Syrah: I have always thought that Syrah and Pinot Noir were among the rare grape varieties that could stand on their own to produce wines with character, freshness, finesse and elegance. Syrah remains the common thread of the red grape varieties from the north to the south of the Ardèche (even if in the South, it is rather gamay and merlot that dominate).
Pinot noir: It was the great Burgundies in my father’s cellar that gave me the taste of wine. It was just evident to me that I would plant pinot noir the day I had my own vineyard. It so happens that in the Southern Ardèche, the alchemy of the very poor sandy soils of the Mas Heritage compensate for the difference in sunshine that can be compared to Burgundy. The first wines made from these Pinot grapes are very promising with a real typicity and a lot of finesse.
Grenache: I’m not a fan of Grenache-dominant wines. It’s often a bit oxidative and a bit heavy because a Grenache berry ripe before 14.5 % alc simply doesn’t exist…. on the other hand in blending, I find Grenache almost fundamental, especially for wines to be drunk young, as it brings fruit and roundness (because it’s rich in glycerol) which often very effectively counterbalances the impetuosity of a young Syrah…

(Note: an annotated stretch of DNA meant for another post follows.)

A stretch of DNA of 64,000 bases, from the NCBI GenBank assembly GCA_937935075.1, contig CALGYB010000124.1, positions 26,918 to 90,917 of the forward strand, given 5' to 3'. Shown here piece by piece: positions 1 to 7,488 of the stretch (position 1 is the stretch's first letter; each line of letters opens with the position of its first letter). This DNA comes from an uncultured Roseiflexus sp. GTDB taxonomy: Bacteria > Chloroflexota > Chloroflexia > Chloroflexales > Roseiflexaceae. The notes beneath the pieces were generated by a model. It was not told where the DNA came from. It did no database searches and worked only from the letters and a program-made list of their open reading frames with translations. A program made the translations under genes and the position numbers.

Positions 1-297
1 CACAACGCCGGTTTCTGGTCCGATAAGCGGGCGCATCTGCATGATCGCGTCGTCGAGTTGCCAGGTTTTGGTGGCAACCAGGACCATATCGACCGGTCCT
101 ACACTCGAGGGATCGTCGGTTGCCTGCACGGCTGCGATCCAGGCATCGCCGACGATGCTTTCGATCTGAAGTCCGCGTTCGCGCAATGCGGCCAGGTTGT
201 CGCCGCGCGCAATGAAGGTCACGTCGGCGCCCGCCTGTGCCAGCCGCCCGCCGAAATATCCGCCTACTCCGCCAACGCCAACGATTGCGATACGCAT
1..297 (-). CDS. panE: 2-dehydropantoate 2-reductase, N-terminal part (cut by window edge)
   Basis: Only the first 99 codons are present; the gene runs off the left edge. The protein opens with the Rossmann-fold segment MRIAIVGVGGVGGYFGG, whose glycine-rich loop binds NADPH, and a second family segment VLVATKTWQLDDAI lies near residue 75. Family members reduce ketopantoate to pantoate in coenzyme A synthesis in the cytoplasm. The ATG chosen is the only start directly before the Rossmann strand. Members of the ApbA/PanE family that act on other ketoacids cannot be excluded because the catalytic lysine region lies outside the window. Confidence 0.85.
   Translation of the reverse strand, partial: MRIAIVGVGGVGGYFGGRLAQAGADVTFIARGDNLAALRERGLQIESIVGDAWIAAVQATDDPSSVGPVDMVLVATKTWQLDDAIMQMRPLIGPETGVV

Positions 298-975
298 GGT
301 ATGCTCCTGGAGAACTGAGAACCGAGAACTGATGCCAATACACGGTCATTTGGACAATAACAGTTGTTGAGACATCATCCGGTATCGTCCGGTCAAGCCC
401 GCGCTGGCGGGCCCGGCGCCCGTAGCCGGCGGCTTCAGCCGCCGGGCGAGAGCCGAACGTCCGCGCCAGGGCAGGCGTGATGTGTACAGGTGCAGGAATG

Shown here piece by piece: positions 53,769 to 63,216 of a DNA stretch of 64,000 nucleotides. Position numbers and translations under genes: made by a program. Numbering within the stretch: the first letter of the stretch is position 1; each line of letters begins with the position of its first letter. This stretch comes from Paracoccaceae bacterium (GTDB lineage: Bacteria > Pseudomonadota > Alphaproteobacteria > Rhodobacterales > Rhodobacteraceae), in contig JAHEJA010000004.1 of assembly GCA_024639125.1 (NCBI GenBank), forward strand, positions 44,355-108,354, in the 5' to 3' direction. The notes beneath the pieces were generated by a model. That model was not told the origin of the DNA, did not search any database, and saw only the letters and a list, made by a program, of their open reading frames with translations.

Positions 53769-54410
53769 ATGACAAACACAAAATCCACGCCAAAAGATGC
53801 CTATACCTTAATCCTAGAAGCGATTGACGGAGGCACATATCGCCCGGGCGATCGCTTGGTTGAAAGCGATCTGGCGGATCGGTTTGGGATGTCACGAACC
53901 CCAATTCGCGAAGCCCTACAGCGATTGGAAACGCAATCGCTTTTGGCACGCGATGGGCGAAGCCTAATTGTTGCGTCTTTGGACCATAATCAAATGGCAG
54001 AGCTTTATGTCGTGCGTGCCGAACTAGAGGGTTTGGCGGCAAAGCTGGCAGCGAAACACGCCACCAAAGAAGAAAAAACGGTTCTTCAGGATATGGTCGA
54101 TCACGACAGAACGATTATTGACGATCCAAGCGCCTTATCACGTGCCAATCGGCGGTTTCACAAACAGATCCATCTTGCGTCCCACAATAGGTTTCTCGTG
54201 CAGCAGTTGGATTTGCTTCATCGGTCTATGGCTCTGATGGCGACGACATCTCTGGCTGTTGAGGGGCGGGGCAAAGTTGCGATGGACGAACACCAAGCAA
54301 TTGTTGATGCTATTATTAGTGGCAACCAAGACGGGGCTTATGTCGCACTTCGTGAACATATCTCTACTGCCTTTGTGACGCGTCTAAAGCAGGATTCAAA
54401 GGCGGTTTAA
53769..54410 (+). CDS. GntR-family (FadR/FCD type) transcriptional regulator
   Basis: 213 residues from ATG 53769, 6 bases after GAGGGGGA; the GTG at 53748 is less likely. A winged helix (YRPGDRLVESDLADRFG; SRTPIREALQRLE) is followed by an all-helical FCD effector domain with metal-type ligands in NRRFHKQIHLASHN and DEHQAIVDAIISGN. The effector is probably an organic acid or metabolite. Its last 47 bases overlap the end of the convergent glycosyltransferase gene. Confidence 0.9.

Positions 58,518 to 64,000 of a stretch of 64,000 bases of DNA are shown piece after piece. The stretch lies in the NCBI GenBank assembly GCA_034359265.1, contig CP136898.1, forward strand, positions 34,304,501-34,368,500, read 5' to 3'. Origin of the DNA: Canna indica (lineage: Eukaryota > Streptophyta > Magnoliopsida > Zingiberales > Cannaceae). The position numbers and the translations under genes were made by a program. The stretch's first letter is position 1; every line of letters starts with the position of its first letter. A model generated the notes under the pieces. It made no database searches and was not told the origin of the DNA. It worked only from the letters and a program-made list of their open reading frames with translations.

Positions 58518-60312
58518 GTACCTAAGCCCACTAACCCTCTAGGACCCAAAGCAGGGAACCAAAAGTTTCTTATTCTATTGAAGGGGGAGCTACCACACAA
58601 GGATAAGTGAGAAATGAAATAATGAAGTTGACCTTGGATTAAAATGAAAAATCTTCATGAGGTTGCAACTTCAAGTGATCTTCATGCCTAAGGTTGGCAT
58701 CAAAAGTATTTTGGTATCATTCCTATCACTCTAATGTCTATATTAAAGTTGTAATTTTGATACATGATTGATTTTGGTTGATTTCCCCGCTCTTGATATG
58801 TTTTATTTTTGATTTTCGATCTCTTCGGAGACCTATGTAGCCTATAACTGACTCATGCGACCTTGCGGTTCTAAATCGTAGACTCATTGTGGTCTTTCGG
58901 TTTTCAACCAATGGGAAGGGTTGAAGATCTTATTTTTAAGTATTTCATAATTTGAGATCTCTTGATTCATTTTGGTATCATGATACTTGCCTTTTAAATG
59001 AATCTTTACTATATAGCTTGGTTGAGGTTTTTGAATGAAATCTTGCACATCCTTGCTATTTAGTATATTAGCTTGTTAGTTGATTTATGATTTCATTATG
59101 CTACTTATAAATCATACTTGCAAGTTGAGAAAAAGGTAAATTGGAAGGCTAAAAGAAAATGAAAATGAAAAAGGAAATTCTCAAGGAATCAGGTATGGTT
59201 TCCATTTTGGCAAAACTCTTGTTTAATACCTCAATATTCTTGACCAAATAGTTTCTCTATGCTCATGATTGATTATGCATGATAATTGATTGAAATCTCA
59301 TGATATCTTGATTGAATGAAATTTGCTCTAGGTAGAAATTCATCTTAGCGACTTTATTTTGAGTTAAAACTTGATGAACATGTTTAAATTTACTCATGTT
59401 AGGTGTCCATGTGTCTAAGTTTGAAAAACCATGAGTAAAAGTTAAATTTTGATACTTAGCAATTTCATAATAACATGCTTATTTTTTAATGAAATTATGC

Sauvignon: I simply love Sauvignon, it alone combines freshness and aromatic intensity, minerality, tension and elegance !!! what more could you ask for??????
Viognier:If Syrah is for the reds, Viognier is the emblematic grape variety of Ardèche for the whites. There is of course the Condrieu whose reputation is well established, but not only. Viognier thrives wonderfully on the different types of rocky soils of the Ardèche, and there are a few bottles (including of course Les Sept Pierres…;)) with just incredible price/pleasure ratios !!!
Chardonnay: I use Chardonnay in white in the same spirit as Grenache in red, because it is a very sure bet. Obviously, one does not find in Southern Ardèche all the powerful aromas of the great Burgundies. Nevertheless, it is in a way, the backbone of my wines around which I build them, and the hint of roundness that I look for in my whites.